The Open Organization: An Interview with Jim Whitehurst
By: Connie Blaszczyk
How open is your organization? Does your company culture encourage transparency and participation? Is it a place where contribution matters more than credentials? While those concepts may seem out of reach they’re being successfully adopted by a variety of companies including the largest open source software company in the world and that company is Red Hat.
As Red Hat’s President and CEO, Jim Whitehurst is an enthusiastic proponent of the open organization. Under his leadership the company uses open management principles to how it’s run to how it makes money.
Jim Whitehurst’s new book is called The Open Organization: Igniting Passion and Performance. It’s published by Harvard Business Review Press. The book explains how companies can knock down the walls and allow for collaboration from within as well as from customers, venders, and partners.
Listen in to this podcast interview with Red Hat CEO Jim Whitehurst.
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Monster: Jim, it’s a pleasure to speak with you.
Whitehurst: It’s great to be here. Thanks for having me.
Monster: These ideas of participation, communication, community — those are very holistic concepts that define the open organization. Are those really the means to generating greater profits in today’s volatile business environment?
Whitehurst: I absolutely think so. So much of what we think of is business management and theory around it was developed back in the industrial world when the primary thing that management did or its objective was to manage relatively unskilled, uneducated workers doing route tasks in a static environment where there’s very little information.
If you hear about the world today we’re primarily managing knowledge workers who need to show creativity and initiative in a world that’s moving really rapidly where we have almost unlimited availability of information and communication tools. Of course, how you manage is going to be different.
Monster: How has the open organizational model transformed Red Hat as a company?
Whitehurst: Red Hat grew out of the open source movement, so open source basically refers to computer source code and the best known project was called Linux.
We lucked on it I want to say because of the open source movement and that’s what we grew out of, but I do think one of the major challenges with management today is it starts off with the theory that people are happy to have a job.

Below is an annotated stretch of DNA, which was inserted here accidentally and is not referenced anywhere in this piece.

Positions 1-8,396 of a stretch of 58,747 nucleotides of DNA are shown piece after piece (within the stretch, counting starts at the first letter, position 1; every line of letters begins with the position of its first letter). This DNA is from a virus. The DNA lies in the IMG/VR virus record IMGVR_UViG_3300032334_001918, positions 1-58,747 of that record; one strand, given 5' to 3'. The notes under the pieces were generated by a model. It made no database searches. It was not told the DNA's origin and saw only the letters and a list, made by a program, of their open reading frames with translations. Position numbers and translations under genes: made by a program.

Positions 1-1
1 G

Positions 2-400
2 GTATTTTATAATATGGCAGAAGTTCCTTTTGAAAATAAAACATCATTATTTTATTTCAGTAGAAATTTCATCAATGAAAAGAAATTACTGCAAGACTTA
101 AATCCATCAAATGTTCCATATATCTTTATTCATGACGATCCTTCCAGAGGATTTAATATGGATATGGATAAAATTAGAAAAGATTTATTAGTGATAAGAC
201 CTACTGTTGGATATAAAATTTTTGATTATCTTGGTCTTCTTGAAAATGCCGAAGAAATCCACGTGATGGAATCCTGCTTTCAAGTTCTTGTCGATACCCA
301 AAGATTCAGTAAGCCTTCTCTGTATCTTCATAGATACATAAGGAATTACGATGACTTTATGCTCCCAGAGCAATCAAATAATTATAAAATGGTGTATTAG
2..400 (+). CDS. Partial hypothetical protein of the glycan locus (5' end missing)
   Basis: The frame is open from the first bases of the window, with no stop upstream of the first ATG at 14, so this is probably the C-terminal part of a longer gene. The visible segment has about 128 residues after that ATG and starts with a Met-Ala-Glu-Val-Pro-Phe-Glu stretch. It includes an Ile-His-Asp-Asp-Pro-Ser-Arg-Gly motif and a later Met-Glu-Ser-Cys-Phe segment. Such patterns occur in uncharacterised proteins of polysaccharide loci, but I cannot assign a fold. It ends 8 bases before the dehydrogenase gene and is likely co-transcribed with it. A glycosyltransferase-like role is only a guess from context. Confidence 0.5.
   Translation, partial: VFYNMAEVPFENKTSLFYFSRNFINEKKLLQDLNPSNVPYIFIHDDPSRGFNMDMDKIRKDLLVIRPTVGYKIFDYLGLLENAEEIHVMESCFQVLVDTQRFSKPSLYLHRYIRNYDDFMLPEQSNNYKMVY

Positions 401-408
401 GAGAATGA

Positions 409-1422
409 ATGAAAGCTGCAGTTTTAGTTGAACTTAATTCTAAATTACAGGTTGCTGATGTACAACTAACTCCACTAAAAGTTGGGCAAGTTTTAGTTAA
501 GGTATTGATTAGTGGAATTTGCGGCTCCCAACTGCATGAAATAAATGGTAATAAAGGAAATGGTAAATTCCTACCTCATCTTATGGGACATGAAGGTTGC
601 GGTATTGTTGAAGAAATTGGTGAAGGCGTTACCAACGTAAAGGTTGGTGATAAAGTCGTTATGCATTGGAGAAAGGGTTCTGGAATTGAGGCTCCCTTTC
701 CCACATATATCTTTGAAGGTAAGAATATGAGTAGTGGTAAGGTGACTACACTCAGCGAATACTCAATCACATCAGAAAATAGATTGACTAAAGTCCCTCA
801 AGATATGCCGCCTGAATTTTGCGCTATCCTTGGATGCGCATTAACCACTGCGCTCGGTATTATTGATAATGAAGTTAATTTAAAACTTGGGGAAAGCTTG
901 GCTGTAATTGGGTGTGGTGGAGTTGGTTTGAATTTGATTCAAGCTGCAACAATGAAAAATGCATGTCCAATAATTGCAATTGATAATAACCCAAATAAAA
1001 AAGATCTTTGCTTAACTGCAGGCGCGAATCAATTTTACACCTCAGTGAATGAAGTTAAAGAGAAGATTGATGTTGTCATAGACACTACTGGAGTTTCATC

In other words, companies choose people rather than people choose companies. That was very much an industrial revolution notion where people coming off the farms, the best job you could get would be in a factory.
Monster: What kind of initiatives has that mindset prompted within the organization to better address the needs of employees who want to be challenged, who want to feel engaged?
Whitehurst: Laying out a value proposition with a real purpose or mission to impact the world beyond a paycheck is critical.
We really work to ignite that and be passionate about it, to really bring people in and get them excited about what we do. You then need to really work hard and this is something that most leaders, I think, fail to do is work to connect people’s day to day job responsibilities with how they fit into that purpose and the ultimate strategy of the company.
Monster: That actually leads into one of the traits that is in the book describing what is an open organization. It’s kind of a radical sounding idea. It’s the idea that leaders will be chosen by the led. It’s pretty much I think what you’re talking about and I wonder how that’s impacted your role as president and CEO of Red Hat.
Whitehurst: A leader is somebody that people follow and people tend to follow the people that they respect and want to follow. Now we certainly have job titles and an organizational structure, but it’s really an overlay on top of the culture and we work to make as many decisions as possible leveraging a bottom-up approach.
Leaders can be people with no direct reports, but they are thought leaders and they’re listened to and their opinions mean a lot when we make decisions.
We even have separate career tracks. We have what we call careers of achievement and career as an advancement and careers of achievement mean you don’t have to move up an organizational ladder. It can be an individual contributor, but you are clearly recognized as someone who has achieved a lot and you’re known for that.
We basically have a whole set of internal social media that allows people to talk about almost anything to contribute and to engage and the leaders naturally emerge. It’s amazing that it doesn’t require a lot of work once you get the culture started. That leaders emerge and we know who they are and it self-propagates over time.
Monster: In terms of communications do you rely on email or do you supplement email with other platforms in terms of that communication and for employees to broadcast themselves basically?